When you wish upon some stars... I guess that's really the only way to start any write up of Polaris being active again 20 years after the recording of their only record. In the recent trend of album anniversary tours, there's one record that I and many, many other listeners never could have imagined getting to hear in 2015: Music from The Adventures of Pete & Pete. From title alone, the record seems unlikely, but given its even more bizarre context, performed by a band that essentially only exists inside your 90s cable TV, seeing "Hey Sandy" and other classics from Polaris live is the equivalent of seeing a 90s unicorn. Polaris comes from the brilliant mind of Mark Mulcahy, the genius behind Miracle Legion and the inspiration for the phenomenal compilation Ciao, My Shining Star, featuring the likes of the National and Thom Yorke. Joining together with other members of Miracle Legion and hosting a variety of ridiculous fake names, Polaris made one record with 12 songs, and those 12 songs have garnered a massive fanbase in the sixteen years since its only CD release. Last Saturday, Music from The Adventures of Pete & Pete dropped on vinyl for the first time as part of Record Store Day. And this week, we have the miraculous pleasure of seeing Mark and company perform the record for Seattle for the first time, alongside Miracle Legion classics that have also never been heard in the Northwest. Together with opening sets from Seattle's own Scarves and Burger Records representatives Cotillon, Polaris's Seattle debut was a small trip to Neverland.While Seattle may not be hosting anything like Burgerama for a while, it is fun to see bands on the extremely trendy LA label make it up to the Northwest every once in a while to show us how the scene is doing. Cotillon fit right in with the mantra of Burger. The band's frontman Jordan Corso grew up in LA, worked in Elysian Park, then quit his day job and formed the band, knocking out EP after EP all leading up to this year's self-titled full length cassette debut. Corso's music stands the general litmus test without the Burger association, though. His music mixes DYI glam with shoegaze and the melancholy indie rock of Girls and other familiars (Chet White, formerly of Girls, produced their full length). All in all Cotillon opened up the night wonderfully, getting the vibes off on the right foot and warming up the crowd with a solid set of low-stress Burger goodness.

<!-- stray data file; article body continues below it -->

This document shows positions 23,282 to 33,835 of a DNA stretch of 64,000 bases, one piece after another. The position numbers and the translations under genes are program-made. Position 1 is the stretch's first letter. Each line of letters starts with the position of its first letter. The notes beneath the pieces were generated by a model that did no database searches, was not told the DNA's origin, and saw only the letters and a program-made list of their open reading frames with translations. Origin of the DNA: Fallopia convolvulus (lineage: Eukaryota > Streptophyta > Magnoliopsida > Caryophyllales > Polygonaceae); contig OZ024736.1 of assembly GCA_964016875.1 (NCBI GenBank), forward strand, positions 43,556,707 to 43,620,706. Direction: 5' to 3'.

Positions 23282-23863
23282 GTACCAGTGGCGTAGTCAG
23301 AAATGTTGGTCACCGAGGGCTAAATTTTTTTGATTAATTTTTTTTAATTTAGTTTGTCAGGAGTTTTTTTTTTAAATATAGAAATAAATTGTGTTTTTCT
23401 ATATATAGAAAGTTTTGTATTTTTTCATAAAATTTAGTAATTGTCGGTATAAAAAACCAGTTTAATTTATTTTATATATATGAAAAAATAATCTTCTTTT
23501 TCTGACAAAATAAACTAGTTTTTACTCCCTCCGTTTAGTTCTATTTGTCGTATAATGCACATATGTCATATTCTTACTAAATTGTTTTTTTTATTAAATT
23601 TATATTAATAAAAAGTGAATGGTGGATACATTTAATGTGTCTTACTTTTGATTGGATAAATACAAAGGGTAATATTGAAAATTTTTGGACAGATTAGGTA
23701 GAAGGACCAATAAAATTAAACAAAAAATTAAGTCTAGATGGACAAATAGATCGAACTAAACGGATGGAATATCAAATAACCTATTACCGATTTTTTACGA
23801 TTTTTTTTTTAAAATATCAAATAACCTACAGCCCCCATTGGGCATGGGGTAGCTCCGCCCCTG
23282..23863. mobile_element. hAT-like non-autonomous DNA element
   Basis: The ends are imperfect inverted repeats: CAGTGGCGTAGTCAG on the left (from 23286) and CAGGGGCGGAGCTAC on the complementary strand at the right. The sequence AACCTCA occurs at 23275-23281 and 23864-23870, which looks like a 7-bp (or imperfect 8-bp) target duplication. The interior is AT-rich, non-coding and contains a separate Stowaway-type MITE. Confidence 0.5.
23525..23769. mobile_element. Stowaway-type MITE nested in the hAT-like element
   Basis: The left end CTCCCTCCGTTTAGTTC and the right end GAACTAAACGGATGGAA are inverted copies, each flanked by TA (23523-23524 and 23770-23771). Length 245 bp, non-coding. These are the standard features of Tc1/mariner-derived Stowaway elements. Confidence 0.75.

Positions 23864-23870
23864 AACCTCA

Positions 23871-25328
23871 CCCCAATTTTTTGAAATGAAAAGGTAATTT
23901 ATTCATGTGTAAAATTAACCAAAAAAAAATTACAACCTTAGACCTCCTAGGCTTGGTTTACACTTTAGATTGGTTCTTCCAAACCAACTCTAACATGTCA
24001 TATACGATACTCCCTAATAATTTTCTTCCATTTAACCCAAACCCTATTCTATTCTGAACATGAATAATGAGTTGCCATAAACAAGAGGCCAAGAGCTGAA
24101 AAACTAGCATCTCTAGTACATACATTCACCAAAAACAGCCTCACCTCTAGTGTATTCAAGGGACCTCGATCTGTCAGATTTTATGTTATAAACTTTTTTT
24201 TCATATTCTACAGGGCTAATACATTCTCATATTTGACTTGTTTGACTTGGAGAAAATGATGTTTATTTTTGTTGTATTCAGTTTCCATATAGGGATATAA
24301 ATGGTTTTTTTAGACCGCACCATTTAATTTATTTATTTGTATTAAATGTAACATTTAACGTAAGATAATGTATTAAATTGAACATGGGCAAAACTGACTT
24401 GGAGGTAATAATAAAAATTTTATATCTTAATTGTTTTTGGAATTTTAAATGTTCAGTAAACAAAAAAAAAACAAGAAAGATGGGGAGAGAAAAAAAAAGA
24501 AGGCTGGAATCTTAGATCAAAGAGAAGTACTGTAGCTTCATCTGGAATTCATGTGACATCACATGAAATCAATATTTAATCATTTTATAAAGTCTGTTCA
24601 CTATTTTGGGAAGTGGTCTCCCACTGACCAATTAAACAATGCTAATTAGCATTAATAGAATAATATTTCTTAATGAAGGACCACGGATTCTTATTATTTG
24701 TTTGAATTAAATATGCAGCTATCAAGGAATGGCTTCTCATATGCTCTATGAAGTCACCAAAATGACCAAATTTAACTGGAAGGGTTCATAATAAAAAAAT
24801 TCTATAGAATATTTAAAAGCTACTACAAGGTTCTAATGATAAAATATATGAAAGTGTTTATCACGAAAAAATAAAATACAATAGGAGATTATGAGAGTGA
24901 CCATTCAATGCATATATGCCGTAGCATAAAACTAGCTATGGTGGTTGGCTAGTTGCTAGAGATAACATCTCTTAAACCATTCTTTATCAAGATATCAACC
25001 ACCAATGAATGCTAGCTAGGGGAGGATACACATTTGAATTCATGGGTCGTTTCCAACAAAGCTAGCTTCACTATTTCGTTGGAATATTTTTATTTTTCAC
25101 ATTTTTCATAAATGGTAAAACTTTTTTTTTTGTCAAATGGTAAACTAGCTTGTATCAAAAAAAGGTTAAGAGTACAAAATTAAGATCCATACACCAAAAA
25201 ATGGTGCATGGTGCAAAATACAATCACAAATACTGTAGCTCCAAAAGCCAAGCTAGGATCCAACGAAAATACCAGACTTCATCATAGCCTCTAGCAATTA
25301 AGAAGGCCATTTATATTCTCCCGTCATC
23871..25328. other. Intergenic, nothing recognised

Scarves mastermind Niko Stathakopoulos only seems to be getting better and more self-assured over time. His work combines a jarring mixture of Northwest indie rock, math rock, and classic emo to create an emotional landscape that Niko feels best suits him. In this, Scarves make themselves more relatable than many of the other indie rock outfits out there, if only for Niko's stark honesty and abrasive attempt at human connection. For a young songwriter, Stathakopoulos isn't afraid to challenge his audience and invite them into something more rewarding than the status quo. This time around, Niko was joined by a fresh lineup, featuring former members of Seattle band Friends & Family. The set was a grand continuation and a great offering from of the city's top notch rising acts.